Liberal think tank executive: There is some unity in Dem primary on tackling corporate monopolies

The executive director of the left-leaning Roosevelt Institute, Felicia Wong, told Hill.TV on Monday that Democrats throughout the 2020 primary field are taking aim at corporate monopolies in their own economic proposals. 

"You see it across the board in the Democratic field," Wong told Hill.TV's Krystal Ball and Saagar Enjeti on "Rising."

"It's actually clear that Sen. Warren has been a leader in thinking about corporate power," she said. "[In] her political career, she started thinking about the banks, and the way the banks aren't necessarily leading to more consumer welfare." 

While progressives like Sen. Elizabeth WarrenElizabeth Ann WarrenWarren defends, Buttigieg attacks in debate that shrank the field Five takeaways from the Democratic debate in Ohio New study: Full-scale 'Medicare for All' costs trillion over 10 years MORE (D-Mass.) and Sen. Bernie SandersBernie SandersWarren defends, Buttigieg attacks in debate that shrank the field Five takeaways from the Democratic debate in Ohio New study: Full-scale 'Medicare for All' costs trillion over 10 years MORE (I-Vt.) have vowed to take on large corporations, Wong said that more moderate candidates like Sen. Amy KlobucharAmy Jean KlobucharWarren defends, Buttigieg attacks in debate that shrank the field Five takeaways from the Democratic debate in Ohio Warren leads in speaking time during debate MORE (D-Minn.) have also emphasized the need to put a check on large corporations.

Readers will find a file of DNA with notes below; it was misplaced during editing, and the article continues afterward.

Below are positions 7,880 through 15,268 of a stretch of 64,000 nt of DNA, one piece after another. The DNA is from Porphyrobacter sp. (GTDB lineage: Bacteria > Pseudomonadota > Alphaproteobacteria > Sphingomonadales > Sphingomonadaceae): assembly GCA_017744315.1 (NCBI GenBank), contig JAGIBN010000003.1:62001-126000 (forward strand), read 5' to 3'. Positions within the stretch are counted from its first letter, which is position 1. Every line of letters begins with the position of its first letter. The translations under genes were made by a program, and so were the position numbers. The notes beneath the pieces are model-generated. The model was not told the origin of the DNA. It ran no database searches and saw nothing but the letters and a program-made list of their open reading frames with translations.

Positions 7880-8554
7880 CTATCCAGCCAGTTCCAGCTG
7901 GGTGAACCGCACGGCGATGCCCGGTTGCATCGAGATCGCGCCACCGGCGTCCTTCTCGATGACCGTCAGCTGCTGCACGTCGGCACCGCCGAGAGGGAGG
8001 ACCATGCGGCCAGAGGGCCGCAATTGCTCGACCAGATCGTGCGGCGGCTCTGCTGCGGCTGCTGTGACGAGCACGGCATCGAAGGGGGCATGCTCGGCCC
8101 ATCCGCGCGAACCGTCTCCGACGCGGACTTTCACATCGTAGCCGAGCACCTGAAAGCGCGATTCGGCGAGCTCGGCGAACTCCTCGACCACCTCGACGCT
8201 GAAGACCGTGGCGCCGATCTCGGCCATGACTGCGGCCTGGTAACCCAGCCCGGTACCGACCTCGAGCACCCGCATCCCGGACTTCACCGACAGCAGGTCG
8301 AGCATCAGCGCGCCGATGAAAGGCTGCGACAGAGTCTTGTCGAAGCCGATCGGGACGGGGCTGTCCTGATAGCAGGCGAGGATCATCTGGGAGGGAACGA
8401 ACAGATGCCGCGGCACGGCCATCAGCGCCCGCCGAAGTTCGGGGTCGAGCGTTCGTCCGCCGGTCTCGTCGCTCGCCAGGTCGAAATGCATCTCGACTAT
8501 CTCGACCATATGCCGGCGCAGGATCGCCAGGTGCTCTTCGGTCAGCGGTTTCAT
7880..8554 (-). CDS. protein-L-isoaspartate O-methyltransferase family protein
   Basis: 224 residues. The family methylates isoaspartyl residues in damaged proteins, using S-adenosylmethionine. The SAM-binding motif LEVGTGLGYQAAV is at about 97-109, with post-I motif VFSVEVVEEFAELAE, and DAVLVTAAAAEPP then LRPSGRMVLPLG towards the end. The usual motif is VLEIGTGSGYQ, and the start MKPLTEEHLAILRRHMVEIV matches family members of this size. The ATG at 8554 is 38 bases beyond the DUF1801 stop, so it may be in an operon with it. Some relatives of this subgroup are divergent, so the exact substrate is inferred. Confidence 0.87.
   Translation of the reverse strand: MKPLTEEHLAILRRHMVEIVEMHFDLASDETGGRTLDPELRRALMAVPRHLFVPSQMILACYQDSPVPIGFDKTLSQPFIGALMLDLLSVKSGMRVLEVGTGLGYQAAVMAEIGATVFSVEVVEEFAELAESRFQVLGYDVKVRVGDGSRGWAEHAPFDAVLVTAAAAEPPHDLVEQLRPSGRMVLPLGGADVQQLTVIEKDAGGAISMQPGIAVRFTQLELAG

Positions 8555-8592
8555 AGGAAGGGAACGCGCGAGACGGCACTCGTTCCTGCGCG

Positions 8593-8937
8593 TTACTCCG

"I think it's pretty notable that Sen. Klobuchar, who's running as a self-described moderate, is also very concerned about monopoly power," she continued. 

"You heard [South Bend, Ind.] Mayor Pete ButtigiegPeter (Pete) Paul ButtigiegWarren defends, Buttigieg attacks in debate that shrank the field Five takeaways from the Democratic debate in Ohio New study: Full-scale 'Medicare for All' costs trillion over 10 years MORE over the weekend making a similar call for looking at the power of big companies, so I think you see this everywhere, whether it's the centrists or whether it's the progressives," she said. 

Wong's comments come after Facebook co-founder Chris Hughes argued in a New York Times op-ed  last week that company has grown too large and powerful. 

Facebook responded, saying it would be more productive for lawmakers to impose new rules on the social media platform. 

— Julia Manchester